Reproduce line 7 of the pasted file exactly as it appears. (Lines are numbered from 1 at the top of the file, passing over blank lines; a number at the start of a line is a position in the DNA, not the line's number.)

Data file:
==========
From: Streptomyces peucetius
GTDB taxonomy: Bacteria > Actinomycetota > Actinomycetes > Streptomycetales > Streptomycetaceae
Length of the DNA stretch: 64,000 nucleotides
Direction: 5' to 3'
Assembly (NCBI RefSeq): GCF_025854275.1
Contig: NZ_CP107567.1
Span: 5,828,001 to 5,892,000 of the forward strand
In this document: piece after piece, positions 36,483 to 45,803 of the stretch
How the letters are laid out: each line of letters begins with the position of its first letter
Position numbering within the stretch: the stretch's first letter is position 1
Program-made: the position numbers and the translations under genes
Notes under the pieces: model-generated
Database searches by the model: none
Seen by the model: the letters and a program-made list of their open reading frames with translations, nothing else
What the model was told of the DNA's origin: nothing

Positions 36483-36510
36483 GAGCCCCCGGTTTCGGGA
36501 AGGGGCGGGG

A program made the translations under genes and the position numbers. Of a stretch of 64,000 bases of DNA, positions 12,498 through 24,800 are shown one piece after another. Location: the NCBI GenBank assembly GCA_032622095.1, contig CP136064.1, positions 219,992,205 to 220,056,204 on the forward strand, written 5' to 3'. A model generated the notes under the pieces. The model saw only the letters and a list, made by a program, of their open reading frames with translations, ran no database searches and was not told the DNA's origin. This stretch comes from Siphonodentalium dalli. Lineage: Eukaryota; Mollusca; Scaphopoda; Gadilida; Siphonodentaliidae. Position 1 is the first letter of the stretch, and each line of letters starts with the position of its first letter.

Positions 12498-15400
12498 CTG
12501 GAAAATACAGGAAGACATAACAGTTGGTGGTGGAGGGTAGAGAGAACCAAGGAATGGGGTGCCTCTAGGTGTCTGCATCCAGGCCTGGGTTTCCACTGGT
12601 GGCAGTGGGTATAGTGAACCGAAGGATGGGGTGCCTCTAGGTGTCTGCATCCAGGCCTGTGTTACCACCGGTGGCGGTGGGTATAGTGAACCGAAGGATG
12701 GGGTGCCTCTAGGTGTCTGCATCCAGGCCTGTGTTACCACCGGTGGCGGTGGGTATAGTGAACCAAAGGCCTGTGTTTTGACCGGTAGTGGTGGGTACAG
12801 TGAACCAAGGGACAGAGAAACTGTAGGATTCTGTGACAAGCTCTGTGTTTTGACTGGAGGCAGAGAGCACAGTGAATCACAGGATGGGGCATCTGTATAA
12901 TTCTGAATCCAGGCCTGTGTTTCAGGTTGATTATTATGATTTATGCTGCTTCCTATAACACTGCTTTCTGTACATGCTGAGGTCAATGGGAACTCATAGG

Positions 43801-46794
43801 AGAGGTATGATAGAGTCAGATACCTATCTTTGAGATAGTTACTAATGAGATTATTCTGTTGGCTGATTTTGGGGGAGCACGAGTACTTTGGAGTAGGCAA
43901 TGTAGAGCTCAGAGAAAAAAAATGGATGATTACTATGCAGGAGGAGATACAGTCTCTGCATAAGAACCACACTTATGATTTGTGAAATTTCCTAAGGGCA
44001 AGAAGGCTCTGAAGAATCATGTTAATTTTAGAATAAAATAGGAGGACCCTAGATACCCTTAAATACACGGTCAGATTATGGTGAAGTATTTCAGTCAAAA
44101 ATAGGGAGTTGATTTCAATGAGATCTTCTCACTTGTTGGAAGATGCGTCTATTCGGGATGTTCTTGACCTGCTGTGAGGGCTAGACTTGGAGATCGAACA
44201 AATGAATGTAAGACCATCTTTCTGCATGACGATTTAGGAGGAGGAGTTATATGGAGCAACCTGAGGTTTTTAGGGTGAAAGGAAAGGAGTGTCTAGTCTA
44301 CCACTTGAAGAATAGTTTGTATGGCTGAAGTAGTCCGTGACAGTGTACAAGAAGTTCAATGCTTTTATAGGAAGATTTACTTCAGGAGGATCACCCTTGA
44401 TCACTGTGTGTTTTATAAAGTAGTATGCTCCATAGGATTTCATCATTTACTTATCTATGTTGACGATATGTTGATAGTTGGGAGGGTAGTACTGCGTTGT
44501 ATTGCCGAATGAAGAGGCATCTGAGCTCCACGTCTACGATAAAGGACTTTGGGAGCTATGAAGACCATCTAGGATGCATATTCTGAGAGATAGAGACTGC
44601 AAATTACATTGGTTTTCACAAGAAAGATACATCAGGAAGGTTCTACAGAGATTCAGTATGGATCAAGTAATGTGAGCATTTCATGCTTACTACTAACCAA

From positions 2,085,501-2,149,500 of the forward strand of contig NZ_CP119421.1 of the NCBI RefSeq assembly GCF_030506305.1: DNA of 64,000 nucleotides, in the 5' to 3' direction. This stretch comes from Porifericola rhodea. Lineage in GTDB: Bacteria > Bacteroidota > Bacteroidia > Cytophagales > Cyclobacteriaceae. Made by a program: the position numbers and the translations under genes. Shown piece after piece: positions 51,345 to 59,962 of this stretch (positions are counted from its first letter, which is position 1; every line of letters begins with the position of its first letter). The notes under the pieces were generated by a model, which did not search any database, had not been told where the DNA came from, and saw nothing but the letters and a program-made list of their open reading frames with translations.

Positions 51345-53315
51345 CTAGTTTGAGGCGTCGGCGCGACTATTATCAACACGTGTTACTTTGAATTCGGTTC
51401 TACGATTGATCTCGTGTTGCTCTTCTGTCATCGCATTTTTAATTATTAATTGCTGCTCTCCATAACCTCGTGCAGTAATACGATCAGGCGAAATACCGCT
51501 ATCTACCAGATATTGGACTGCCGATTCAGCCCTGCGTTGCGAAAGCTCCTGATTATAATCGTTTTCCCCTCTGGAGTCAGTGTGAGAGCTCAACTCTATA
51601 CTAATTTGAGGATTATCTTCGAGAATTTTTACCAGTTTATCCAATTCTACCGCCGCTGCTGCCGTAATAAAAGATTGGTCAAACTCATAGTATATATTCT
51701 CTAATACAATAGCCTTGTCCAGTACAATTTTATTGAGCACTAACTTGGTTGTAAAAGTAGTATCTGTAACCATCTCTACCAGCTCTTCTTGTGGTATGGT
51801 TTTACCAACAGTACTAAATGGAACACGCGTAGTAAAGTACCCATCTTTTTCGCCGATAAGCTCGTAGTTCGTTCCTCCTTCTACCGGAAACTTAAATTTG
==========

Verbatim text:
Span: 5,828,001 to 5,892,000 of the forward strand